Dolby does not seem to have any negative user problems. It did drop big in 2009...if you count trough to peak but if you held on you'd be OK, but you never have to call Bangladesh to try to get your dolby working as we all do with Dell, VZ, AT&T, Sony, LG friendly customer service rep...or even worse: have you ever tried to contact Google et al?

    So - here's THE challenge for Tom: (after you throw away the rear-view mirror, of course) -

    ID the next five "DLB" candidates. Right here!!!

  • Report this Comment On May 01, 2010, at 12:21 AM, MikeBobulinski wrote:

    While Tom may have provided a formula and given an example or two, I think a great many folks are missing the point. I think the underlying point here is to not be quick to sell your winners. I can speak from some personal experience.

    I have a very wealthy brother who has been very successful in the Wall Street world. Needless to say, I wish I had even a small part of his business smarts. I once asked him for advice regarding when to sell out of a position. He told me that much of that decision was up to me, but that if he had a choice between selling a winner versus selling a loser, he'd cut his losses quick and sell the loser preferring to let the winner run a bit more. He then went into a bunch of discussion on stops and started to lose me. BUT the message was not run out sell the winners.

    Despite being told by him. Despite reading the same advice in a number of books. I did just that. When I needed to cover a call, I sold a winner instead of a loser. It was a bad trade made on emotion. I had hopes that the winner was going to drop down again, and that the loser might fly at a later date.

    Long story shortened. The winner flew and the loser died. The winner I am talking about? Last year, almost a year ago to the date, I bought a measly 20 shares of Baidu. I am a small investor and that is all I could afford at the time. Like Tom's story, a couple of months after I bought it, I reached my decision point and needed to cover a call. Baidu was up enough that I was going to make a few hundred dollars. For me, that was a big win. Now, a year initial investment of $2500 could have grown to be worth better than $14000....the price of a small car.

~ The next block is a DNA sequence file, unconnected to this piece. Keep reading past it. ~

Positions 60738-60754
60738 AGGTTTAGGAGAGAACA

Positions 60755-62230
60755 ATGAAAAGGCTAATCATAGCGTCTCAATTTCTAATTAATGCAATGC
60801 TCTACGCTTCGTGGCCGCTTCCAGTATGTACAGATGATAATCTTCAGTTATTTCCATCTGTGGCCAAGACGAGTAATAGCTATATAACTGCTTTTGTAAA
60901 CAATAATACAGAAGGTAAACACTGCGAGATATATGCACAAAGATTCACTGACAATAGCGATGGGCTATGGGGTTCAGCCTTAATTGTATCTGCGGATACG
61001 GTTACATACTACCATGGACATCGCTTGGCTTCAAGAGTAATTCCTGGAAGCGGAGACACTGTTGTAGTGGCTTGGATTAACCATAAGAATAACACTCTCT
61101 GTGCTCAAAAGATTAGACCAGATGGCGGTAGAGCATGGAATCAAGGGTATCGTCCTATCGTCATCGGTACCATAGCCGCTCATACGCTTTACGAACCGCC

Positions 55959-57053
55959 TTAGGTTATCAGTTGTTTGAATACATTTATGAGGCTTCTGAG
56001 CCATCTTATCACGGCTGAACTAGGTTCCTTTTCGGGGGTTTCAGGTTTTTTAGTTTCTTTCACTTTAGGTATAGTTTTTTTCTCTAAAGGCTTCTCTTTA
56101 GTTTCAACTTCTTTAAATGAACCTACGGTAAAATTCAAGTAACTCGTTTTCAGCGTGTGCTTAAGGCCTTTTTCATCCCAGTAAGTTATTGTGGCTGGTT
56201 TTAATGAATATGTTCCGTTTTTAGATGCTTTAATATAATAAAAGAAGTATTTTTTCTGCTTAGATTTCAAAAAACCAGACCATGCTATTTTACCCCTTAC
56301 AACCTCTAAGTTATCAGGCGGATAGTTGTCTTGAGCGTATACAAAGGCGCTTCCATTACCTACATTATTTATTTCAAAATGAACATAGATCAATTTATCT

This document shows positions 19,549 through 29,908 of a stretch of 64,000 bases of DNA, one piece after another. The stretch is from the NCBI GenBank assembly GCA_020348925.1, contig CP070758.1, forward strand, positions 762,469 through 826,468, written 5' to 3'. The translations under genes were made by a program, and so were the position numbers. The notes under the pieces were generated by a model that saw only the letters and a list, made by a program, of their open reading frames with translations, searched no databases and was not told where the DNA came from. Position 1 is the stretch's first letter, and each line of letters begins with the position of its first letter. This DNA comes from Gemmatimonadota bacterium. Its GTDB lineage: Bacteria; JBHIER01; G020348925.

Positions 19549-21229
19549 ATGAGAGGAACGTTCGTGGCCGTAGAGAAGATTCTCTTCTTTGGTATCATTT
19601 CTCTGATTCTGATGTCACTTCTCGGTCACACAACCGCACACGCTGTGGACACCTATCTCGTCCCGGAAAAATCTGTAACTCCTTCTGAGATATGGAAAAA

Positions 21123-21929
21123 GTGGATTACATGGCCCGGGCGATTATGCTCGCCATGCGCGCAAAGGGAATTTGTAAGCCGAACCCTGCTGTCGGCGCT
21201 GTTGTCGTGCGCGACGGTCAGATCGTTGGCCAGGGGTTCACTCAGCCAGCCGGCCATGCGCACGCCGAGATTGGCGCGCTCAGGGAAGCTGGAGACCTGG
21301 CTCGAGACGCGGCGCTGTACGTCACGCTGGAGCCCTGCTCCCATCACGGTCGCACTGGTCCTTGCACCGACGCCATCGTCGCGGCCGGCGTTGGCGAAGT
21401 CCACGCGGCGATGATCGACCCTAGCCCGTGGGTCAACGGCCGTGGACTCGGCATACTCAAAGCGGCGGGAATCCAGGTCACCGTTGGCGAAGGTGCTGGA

My point...who cares what the next DELL or DLB is? There are a great many opportunities out there. Do the research. Follow whatever rules you feel you can live with. In the end, it is your money...your bet. Place it wisely, and be careful not to jump out of the winners too quickly. You might walk away with some profit, but holding a little to a lot longer and you could walk away with a much larger profit.

    Fool on...

  • Report this Comment On May 01, 2010, at 3:27 PM, elfwin wrote:

    Hmm..I was raised on "buy & hold"- bought Microsoft in 1990, and held it all the way up to 60, then continued to hold it all the way down to 20. For a decade it hasn't managed to pop out of the 30's. I think the days of "buy & hold" are gone- now I'd rather take some profits and have the bird in the hand, rather than hoping for the two that might be in the bush.

  • Report this Comment On May 03, 2010, at 5:00 AM, TheDexter wrote:

    I bought BAC for the sole purpose of flipping the stock. It was an over correction of colossal proportion. Did I consider holding? No. Because when paying $2.00 a share that became $18.00 within the following six months, it served my purposes completely, and in the current economic climate I am not expert enough to know where financials are going to next, much less hold. I sold for what it was worth to me.

  • Report this Comment On May 04, 2010, at 11:03 AM, Vinny42 wrote:

    Explain to me why a company with $ 779 million in cash maintains $ 7 million in dbt ???

  • Report this Comment On February 04, 2011, at 4:43 PM, titus77 wrote:

    <i>Hmm..I was raised on "buy & hold"- bought Microsoft in 1990, and held it all the way up to 60, then continued to hold it all the way down to 20.</i>

    Even with the price being stagnant, when you calculate your return after 8 splits and 8 years of dividends, do you still think it was a bad investment?

  • Report this Comment On August 03, 2011, at 4:25 AM, garifolle wrote:

    I am pretty late in this discussion, I had not read the article before.

    I would just like to understand: taking a 25% profit after a few months cannot be a mistake: you had no more crystal ball then anyone else.

    Running up with a stock up to $60.00, and getting so married with it that one will dive with it down to $20.00, seems a bigger mistake, but it's not the subject.

    Probably many others took their profit on DELL around the price you sold.

    But I just wonder why you did not buy it again, when you saw it was still going up?

    Had you put all the cash from that sell in something else?

    When I read articles on the Fool, it sometimes gives me the impression that portfolios are indefinitely "stretchable": "Never sell this stock", "Buy this one and hold".

    Sure one can reallocate.

    If you portfolio was fully invested, and you saw Dell going up, you could have sold part of another position to jump back in DELL.

    This type of article makes me feel either terribly poor, or think that you live in another world.